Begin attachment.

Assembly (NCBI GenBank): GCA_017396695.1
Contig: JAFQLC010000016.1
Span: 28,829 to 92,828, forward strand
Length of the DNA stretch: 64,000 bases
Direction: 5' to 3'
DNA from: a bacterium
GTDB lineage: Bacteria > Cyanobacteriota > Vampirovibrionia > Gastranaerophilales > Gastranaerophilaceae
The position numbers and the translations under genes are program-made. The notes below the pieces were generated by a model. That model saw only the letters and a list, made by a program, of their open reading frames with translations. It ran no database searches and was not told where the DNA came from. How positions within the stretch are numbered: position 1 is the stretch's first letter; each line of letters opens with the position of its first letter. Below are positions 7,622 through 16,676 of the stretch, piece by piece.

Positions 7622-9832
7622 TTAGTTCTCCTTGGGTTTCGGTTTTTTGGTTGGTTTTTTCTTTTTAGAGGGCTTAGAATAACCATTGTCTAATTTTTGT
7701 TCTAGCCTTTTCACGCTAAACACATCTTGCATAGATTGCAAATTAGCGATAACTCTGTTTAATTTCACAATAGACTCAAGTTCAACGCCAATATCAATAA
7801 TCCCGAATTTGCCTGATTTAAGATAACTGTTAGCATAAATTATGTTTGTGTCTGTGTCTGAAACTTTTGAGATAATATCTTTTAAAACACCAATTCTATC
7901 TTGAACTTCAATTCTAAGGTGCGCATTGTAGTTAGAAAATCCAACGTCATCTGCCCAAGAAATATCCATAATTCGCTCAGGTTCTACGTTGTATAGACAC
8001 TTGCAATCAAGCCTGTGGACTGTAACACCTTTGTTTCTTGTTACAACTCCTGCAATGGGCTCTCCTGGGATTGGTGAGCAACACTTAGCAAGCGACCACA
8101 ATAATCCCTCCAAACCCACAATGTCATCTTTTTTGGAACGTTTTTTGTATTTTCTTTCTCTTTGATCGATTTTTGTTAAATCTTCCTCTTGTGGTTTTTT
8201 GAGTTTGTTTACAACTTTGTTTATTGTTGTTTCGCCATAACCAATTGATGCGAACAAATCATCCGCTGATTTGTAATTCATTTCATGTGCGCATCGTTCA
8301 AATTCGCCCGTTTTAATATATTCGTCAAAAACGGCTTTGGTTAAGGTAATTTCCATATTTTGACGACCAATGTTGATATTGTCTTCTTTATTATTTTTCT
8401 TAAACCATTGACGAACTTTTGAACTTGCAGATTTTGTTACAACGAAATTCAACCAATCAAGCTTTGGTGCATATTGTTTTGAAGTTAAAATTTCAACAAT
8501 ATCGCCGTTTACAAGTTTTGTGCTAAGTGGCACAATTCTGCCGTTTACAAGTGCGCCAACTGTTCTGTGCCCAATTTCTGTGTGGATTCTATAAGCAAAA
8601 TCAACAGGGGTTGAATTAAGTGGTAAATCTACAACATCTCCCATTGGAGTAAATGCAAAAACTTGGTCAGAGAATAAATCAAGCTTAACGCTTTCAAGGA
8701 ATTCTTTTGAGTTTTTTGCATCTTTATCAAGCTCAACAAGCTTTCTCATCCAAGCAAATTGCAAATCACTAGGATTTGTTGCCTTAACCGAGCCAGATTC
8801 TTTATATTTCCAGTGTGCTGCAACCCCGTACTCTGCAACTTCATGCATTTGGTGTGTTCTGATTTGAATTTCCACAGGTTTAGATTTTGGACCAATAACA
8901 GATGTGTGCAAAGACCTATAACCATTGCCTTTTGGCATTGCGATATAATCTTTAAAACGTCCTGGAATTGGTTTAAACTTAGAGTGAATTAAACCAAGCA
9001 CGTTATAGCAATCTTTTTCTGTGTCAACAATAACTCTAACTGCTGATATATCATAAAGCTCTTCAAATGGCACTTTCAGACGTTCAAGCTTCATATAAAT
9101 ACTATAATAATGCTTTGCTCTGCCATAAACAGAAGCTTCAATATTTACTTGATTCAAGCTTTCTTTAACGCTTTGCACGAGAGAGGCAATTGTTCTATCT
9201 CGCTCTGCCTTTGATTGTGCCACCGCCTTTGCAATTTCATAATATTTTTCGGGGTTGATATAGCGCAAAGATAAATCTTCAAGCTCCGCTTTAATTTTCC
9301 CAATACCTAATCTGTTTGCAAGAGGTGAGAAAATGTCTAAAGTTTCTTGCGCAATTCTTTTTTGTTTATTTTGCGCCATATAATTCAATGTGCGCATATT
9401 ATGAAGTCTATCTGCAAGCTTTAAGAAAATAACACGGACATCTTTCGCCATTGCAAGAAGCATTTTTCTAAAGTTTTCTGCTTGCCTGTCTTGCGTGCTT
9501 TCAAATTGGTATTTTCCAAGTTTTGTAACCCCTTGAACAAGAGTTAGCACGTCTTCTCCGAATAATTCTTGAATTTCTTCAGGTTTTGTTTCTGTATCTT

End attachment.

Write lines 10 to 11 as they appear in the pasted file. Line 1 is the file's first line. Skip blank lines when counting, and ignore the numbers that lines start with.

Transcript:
7622 TTAGTTCTCCTTGGGTTTCGGTTTTTTGGTTGGTTTTTTCTTTTTAGAGGGCTTAGAATAACCATTGTCTAATTTTTGT
7701 TCTAGCCTTTTCACGCTAAACACATCTTGCATAGATTGCAAATTAGCGATAACTCTGTTTAATTTCACAATAGACTCAAGTTCAACGCCAATATCAATAA